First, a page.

Saturday, 19. December 2015 5:38 | Author:admin
I was thinking today about where personal digital technology would go in 2016. For the last few years I've done a presentation called “10 Trends That Will Change Education and the World,” and I'm preparing to do a version of this on an education talk show next month. While reviewing my original trends, I started to wonder if any new trends were emerging. While I see progress and room for growth in many areas, one area I find interesting is the development of technology to cut the number of cables in our life.
In the past to play music I needed to plug my phone into my car, my stereo system, or my headphones. Now Bluetooth applications are removing the need for these wires. My car automatically pairs and plays the music from my phone. Wireless Bluetooth speakers (both with wired and battery power) are becoming more and more availability for lower prices. In order to have speakers in my living room and family room, I ran speaker wire across the house which was always pulling free of the staples and getting in the way. Now multi-room wireless speakers will provide the same effect without the messy wires. I enjoy my wireless headphones, particularly when I'm riding or working, as I don't get tangled in a headphone cable. Bluetooth headphones have existed for some time, but stereo sets are now available for less than most wired headphones. My phone doesn't have to attach to anything for me to enjoy its resources.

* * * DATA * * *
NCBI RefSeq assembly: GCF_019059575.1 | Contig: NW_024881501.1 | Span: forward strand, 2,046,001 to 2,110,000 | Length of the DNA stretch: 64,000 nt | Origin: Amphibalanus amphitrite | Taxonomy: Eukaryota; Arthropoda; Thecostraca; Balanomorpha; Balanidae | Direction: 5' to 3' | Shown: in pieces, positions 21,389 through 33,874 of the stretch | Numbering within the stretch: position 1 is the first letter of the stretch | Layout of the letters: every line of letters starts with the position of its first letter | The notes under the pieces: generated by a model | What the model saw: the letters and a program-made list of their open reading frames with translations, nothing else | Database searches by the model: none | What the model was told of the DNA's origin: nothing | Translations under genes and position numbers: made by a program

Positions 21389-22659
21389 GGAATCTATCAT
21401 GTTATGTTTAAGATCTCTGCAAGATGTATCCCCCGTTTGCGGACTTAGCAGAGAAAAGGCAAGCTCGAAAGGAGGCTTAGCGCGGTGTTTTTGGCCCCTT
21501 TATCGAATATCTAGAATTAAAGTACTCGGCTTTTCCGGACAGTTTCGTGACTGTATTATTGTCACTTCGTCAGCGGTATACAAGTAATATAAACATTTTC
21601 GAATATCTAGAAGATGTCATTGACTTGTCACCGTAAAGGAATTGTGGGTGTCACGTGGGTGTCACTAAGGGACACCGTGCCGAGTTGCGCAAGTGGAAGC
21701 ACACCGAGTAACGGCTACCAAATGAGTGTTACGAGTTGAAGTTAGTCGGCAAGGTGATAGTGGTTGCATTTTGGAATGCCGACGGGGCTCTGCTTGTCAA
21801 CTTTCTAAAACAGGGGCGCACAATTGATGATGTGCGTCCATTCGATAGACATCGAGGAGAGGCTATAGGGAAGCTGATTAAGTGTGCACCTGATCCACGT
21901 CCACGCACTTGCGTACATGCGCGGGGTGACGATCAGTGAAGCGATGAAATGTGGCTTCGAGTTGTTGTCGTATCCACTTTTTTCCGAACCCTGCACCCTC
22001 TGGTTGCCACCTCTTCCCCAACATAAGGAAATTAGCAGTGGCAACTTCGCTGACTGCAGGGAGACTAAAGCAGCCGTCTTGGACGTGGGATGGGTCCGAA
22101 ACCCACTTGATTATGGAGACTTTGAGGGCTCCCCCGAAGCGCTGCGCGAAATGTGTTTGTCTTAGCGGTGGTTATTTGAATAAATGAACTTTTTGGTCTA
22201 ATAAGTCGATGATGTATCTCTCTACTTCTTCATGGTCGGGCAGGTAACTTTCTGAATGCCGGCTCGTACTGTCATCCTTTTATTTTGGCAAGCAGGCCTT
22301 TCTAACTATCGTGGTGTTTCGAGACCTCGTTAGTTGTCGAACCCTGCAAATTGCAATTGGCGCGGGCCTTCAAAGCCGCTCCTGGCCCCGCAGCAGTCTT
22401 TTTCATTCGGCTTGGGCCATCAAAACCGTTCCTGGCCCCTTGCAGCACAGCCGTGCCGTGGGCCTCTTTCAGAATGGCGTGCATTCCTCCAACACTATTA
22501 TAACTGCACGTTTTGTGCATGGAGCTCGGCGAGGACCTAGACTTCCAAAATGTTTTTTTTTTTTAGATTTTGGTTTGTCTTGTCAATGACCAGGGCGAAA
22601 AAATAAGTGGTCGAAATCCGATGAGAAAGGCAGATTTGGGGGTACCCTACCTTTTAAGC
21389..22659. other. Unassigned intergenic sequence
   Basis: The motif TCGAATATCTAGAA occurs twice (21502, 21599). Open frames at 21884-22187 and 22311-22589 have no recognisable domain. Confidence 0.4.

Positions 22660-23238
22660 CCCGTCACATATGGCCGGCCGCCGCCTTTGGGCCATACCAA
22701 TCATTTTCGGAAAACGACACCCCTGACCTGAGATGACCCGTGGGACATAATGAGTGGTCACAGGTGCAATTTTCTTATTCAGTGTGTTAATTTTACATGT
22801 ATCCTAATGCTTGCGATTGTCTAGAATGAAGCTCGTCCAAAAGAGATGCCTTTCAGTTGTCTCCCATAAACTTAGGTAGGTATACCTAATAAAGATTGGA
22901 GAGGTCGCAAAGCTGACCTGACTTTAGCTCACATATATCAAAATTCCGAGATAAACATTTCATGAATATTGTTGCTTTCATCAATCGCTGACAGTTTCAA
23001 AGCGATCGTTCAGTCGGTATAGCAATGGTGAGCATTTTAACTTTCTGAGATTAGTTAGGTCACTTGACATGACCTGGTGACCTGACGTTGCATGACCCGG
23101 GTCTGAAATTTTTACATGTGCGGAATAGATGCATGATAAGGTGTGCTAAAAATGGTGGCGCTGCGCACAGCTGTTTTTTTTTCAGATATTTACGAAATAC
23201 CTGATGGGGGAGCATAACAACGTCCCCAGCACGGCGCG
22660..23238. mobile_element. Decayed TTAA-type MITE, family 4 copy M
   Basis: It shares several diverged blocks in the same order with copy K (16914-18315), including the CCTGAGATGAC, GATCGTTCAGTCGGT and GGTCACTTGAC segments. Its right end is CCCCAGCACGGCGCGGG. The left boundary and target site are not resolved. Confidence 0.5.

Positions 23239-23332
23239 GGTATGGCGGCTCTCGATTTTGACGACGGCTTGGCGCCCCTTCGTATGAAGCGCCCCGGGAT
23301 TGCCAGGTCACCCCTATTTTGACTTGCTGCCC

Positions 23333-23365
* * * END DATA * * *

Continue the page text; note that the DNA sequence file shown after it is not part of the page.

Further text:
When I present, I usually have to connect my iPad to the projector through an adaptor. However, Apple TV and other wireless projectors are freeing me from being tethered to the machine. Frankly, I still prefer a wireless connection as more dependable when I'm working in front of a large audience, but I'm certain this will improve to where I can cut this cord as well.
Which leads to power. Even though battery life continues to inch forward, all portable devices still need regular connection to power. However, as I discussed in a post earlier this year, I'm very intrigued by the new charging stations that are built into the table at Starbucks and other venues. With an adapter (and more and more phones don't even need this) one needs only to rest a phone on a charging plate, and charging begins. Though this is not truly wireless, as the furniture has to be wired, it once again breaks a cable restriction.
So, though I can't predict many of the changes coming our way, I am reasonably certain that they will come with fewer strings attached.
As always, I welcome your comments.